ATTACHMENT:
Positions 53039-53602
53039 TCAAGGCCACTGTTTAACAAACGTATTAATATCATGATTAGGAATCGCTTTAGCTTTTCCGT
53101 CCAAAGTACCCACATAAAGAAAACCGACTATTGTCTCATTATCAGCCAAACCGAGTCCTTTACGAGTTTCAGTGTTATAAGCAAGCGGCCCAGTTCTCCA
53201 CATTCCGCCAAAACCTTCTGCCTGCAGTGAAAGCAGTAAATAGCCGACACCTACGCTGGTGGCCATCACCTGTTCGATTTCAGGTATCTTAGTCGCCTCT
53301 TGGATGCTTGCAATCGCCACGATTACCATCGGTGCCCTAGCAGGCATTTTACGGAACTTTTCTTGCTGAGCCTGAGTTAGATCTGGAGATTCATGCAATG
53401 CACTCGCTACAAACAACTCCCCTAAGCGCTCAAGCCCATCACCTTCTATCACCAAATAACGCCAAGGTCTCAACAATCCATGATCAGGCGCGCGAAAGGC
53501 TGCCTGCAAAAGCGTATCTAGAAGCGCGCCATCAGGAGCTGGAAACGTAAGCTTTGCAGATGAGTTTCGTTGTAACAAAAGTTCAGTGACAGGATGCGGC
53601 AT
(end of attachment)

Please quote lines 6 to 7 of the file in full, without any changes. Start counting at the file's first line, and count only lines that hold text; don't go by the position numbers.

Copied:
53401 CACTCGCTACAAACAACTCCCCTAAGCGCTCAAGCCCATCACCTTCTATCACCAAATAACGCCAAGGTCTCAACAATCCATGATCAGGCGCGCGAAAGGC
53501 TGCCTGCAAAAGCGTATCTAGAAGCGCGCCATCAGGAGCTGGAAACGTAAGCTTTGCAGATGAGTTTCGTTGTAACAAAAGTTCAGTGACAGGATGCGGC